By Rodrigo Ruiz, researcher at CTI Renato Archer and Rogério Winter, Colonel at Brazilian Army

We present the proof of concept of a new cyber weapon that has the potential to paralyze an entire nation with irreversible damage, caused by nation state-sponsored attacks (Ministry of Justice of Georgia 2011) or terrorists. Apoc@lypse Technique removal of pages in the book ‘Apoc@lypse: The End of Antivirus’ (Ruiz, et al., 2015) clearly demonstrates the fragility of our defences. We were taught for more than 30 years that in the digital age, we should trust our antivirus system and always keep it updated. You can control the antivirus market and turn it against your opponent, since to do so protects your family photos, even those that protect our trade, finance and military strategies. Undetectable, fast and devastating for the computer data hit.


A anti attack can be related to the context of asymmetric conflict where the asymmetric actors have power(s) that differ significantly, divergent political and military objectives. With that in mind, they seek strategic advantage to counterbalance their own weaknesses, and compensate for the technological superiority of its opponent. The utilisation of a cyber weapon is one way to conduct a cyber attack. Anyone can learn about and create effective cyber weapons. For this, it is necessary a computer, Internet connection, the time and patience to learn about software, hardware, and network vulnerabilities.

The unpredictability of cyber attacks often creates cascading effects that were outside the original intentions of the attacker, effecting results that were not in the initial planning.

In his article, Clay Wilson (Wilson 2015) mentions the recent studies regarding cyber attacks, which revealed common features that describe a cyber weapon:

  1. A malware attack campaign can combine multiple malicious programs for espionage, data theft or sabotage.
  2. The stealth capability allows you to maintain the secrecy of the operation for a long period.
  3. The attacker has detailed knowledge about the operation of the target system.
  4. There is a special kind of computer code to bypass cybersecurity protection technologies.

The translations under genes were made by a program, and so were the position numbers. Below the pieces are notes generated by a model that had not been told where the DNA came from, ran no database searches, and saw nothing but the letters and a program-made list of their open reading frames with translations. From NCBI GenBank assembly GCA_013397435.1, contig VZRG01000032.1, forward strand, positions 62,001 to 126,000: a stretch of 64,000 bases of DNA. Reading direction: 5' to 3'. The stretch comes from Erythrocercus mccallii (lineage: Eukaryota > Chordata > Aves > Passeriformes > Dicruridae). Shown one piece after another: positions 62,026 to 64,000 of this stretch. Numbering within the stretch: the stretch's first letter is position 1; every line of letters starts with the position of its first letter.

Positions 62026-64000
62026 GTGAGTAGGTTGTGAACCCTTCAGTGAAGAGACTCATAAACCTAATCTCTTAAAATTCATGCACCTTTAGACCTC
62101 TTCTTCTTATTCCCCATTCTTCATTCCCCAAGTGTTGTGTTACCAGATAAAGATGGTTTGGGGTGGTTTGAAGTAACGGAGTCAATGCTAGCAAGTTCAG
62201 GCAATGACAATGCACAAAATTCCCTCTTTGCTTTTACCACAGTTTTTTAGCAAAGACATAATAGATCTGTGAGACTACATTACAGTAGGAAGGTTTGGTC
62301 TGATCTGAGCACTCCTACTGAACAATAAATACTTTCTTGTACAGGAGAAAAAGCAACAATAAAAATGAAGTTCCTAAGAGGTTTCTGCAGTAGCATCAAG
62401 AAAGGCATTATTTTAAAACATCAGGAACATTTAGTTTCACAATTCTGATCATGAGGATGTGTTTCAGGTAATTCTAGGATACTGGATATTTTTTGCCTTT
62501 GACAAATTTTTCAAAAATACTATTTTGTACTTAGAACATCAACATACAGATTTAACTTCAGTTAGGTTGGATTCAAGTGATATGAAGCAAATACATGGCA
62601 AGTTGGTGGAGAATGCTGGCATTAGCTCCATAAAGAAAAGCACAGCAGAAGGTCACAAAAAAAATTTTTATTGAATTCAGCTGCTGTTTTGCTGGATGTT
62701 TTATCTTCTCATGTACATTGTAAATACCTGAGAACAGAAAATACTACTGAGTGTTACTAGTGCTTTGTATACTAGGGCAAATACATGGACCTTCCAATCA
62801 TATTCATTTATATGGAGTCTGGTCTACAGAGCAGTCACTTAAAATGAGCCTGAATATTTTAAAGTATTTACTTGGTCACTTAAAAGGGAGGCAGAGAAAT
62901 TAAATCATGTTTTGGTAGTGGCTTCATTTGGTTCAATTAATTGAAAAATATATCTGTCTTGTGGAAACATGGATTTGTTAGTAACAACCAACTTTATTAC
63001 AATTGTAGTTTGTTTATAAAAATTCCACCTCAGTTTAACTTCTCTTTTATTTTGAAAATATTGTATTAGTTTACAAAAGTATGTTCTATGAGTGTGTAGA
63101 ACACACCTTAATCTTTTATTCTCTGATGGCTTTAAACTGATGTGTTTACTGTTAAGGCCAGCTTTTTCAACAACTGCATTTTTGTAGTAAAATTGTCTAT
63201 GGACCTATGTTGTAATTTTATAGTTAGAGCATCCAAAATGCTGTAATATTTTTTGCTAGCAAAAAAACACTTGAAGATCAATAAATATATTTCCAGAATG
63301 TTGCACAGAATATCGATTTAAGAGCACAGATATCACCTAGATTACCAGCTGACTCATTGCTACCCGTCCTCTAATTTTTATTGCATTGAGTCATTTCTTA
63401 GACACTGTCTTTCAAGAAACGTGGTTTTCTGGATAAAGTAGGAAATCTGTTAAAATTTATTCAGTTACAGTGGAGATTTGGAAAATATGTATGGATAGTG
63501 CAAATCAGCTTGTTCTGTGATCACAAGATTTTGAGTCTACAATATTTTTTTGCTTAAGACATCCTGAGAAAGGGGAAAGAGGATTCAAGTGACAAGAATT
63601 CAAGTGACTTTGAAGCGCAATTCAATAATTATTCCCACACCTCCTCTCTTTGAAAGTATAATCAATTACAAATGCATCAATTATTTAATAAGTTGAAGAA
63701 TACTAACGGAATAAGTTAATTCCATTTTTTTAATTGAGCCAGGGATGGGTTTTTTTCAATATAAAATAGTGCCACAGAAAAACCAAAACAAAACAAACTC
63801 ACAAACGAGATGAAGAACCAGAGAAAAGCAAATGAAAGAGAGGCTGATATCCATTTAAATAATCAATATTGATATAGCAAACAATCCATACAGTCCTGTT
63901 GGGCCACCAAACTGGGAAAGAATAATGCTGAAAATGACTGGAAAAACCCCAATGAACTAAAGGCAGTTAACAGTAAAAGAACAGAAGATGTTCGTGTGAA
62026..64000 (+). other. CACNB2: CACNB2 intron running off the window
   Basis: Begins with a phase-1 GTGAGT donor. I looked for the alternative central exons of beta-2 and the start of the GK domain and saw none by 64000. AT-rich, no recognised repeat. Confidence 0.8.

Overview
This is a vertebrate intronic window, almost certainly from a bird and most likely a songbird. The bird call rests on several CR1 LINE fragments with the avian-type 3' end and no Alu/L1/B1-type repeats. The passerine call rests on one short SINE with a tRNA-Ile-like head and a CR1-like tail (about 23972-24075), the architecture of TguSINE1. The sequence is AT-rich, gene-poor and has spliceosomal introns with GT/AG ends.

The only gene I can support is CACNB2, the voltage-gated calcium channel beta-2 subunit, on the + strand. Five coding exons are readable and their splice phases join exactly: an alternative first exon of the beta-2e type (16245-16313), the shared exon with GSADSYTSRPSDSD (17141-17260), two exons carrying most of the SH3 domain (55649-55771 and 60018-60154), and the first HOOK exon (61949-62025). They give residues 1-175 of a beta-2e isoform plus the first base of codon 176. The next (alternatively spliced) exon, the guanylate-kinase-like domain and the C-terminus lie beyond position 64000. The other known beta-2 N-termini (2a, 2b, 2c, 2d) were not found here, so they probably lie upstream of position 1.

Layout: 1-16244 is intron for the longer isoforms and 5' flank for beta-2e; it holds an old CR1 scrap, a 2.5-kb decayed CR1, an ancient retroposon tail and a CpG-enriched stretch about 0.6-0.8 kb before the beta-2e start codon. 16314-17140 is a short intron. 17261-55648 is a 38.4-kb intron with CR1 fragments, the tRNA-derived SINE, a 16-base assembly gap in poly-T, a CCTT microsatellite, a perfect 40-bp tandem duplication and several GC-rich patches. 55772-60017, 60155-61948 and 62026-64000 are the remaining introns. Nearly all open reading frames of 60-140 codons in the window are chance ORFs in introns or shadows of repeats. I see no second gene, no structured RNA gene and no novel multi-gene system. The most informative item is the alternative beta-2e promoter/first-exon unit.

Moreover, another striking and present characteristic of the cyber weapon is the possibility of the concepts reuse that are also part the cyber weapon. In the other words, a malware analysis can find a number of features that will be learned and will used in the counterattack. In contrast, a kinetic weapon will be certainly destroyed if a defect or fault occur during the launch. As well as, if a kinetic weapon is found in the battlefield a specialized military unit will destroy it.

Wilson’s work (Wilson 2015) helps us to introduce the Apoc@lypse. The Apoc@lypse Technique was discovered in tests for verification of the effectiveness of antivirus1 and its resilience in case of attack. The DOD (US Department of Defense 2010) developed the following concept of Mission Assurance:

“A process to protect or ensure the continued function and resilience of capabilities and assets – including personnel, equipment, facilities, networks, information and information systems, infrastructure, and supply chains – critical to the execution of DoD mission-essential functions in any operating environment or condition.”

The concept of Mission Assurance involves not only military structures, but also adjusts itself perfectly in Business, Government and, Research and Development (R&D). In this context, the use of the antivirus has been emphasised as an information security dogma. In addition, it has been repeated as a best practice in almost all information security policies.


With the evolution of computing systems, many critical infrastructures (Command & Control, Air Traffic Management, Power Plants, Weapon Systems, etc.) use advanced automation making modern society technologically dependent. This dependence makes the Cyberspace a new way to conduct wars as in ground, air or sea combat.

A successful Israeli fighter aircraft attack to a suspicious nuclear plant in Eastern Syria sparked up the expert’s curiosity about the failure of the Syrian radar system (Adee 2008). Supposedly, the Russian-built radar system was state-of-the-art to warn and it was not able to detect Israeli fighter aircraft invading the Syrian territory.

To protect cyberspace during a war, it is necessary to identify the main events in space and time, and to understand how Cyber Threats could produce damage to critical infrastructure that are used for operations.

For now on, imagine a hypothetical situation where your enemy can be able to take control of the antiaircraft missiles system avoiding your reaction. Now, think about a protection system that instead of protecting your territory destructs itself. Interestingly, it is possible and actually occurs in nature. We will explain how this phenomenon can occur in protecting a system, more specifically with an antivirus system.

An antivirus system has an important role in cyber defence, but an unfortunate finding was obtained after an analysis of the attacks carried out in recent years. Invariably, antivirus detection of errors is present in almost everyone. We have believed that our antivirus systems are capable to identify and fight against the cyber threats. Indeed, the reality is quite different. For instance, as it is mentioned in (Ministry of Justice of Georgia, 2011), the attack strategy against Georgian Government was to use Unknown Malicious Program that none Antivirus Products could identify the threat, by the time of discovery. In this case, the failure of malware detection contributed in decisive way for the success of the cyber attack.